read in your novel will make you sit there until you're
done even if you've got a plane to catch.

5. Make information puzzles scored, and allow them to be skipped,

but award points as soon as the information is *used*. The
game could also tell the player that it knows he/she has
skipped the puzzle. E.g., "You utter the magic word foobarx,
which you seem to have discovered through ESP."

PROS: Hides the problem fairly well from the player.

Alerts the player to the fact that ESP is *not* required
to get the information (in case he/she is following a
walkthrough).

CONS: Pretty much as tedious to implement as #2 above -- the game
still has to keep a flag for every information puzzle and
give the player a witty response when he/she skips a puzzle.

I've been toying with the idea of replacing the score counter with a
percentage. The percentage would give the player a rough idea of how
much of the whole game he/she has seen (just like current page number
in a novel). This could be based on number of locations visited vs.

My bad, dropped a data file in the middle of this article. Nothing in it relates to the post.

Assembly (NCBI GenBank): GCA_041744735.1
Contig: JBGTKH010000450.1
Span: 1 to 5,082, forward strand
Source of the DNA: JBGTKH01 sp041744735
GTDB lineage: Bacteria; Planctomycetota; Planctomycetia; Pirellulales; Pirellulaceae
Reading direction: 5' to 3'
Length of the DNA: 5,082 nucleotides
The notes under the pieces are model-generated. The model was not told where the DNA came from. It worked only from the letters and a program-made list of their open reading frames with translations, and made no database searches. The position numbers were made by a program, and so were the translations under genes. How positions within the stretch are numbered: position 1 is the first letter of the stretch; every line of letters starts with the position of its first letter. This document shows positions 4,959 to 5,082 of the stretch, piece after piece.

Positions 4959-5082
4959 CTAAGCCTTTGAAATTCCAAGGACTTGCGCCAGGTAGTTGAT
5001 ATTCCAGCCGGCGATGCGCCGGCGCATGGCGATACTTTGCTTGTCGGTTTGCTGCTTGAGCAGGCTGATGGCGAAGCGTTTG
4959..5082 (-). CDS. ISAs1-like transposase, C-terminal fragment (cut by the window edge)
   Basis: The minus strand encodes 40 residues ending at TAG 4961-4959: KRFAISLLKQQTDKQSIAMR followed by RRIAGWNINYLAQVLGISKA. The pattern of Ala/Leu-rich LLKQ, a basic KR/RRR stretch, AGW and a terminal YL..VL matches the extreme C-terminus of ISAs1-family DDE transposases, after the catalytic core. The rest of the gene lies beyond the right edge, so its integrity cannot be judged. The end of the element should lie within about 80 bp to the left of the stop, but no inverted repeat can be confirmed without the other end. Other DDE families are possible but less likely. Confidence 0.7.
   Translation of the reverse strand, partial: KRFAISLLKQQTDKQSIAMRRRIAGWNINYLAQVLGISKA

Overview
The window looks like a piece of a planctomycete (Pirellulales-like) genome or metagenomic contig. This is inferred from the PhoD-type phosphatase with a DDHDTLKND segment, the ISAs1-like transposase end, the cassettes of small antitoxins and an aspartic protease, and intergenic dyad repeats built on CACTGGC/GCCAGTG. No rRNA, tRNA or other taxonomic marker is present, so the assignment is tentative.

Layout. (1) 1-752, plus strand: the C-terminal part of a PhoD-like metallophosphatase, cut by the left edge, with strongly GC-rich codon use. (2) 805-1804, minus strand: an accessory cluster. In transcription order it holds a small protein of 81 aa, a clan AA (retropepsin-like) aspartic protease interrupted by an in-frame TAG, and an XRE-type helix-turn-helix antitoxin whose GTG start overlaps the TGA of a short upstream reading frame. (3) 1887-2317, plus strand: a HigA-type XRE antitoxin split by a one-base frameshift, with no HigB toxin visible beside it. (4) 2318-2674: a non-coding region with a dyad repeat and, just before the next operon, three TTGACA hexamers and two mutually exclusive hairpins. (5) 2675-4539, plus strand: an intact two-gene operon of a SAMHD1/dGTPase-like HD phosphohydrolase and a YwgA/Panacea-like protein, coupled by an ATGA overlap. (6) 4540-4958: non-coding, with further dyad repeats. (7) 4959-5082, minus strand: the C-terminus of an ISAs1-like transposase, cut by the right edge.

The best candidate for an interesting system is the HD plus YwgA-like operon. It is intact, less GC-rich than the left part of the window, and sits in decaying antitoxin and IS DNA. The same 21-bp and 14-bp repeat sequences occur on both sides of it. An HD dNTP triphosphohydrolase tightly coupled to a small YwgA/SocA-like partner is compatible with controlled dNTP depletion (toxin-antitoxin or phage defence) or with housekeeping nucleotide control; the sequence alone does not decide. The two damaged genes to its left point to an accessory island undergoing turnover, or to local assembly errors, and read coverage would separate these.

the total number of locations, number of items seen versus total number
of items, etc.

Thoughts?

Dave Baggett
d...@wam.umd.edu

Scott Forbes

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Aug 12, 1992, 5:53:18 PM8/12/92
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gr...@Quotron.COM (Greg "Maddog" Knauss) writes:
>d...@wam.umd.edu (David M. Baggett) writes:
>>Interestingly enough,
>>Adventure did *not* reqiure you to get all the points to win. Did
>>Zork? Did most Infocoms? I really don't remember.
>
>As far as I can remember, all Infocoms had score and they all required
>you get get all the points to finish the game.

...Nnot quite. Planetfall, for example, had a number of alternate endings
depending on whether or not you solved certain puzzles -- but you could
"win" (reach the primary goal of saving the planet's population) without
completing some of these puzzles.

Also, it was possible to win Zork II without getting all the points,
depending on certain semi-random actions of the Wizard.

Spoilers ahead for Infocom games:

In Planetfall you could "win" without restoring the Planetary Defense
computers and/or without repairing Communications, but in either case
you would not be rescued from the planet after saving its population
(and would never get to see Ensign Twelfth Class Blather, either :-) ).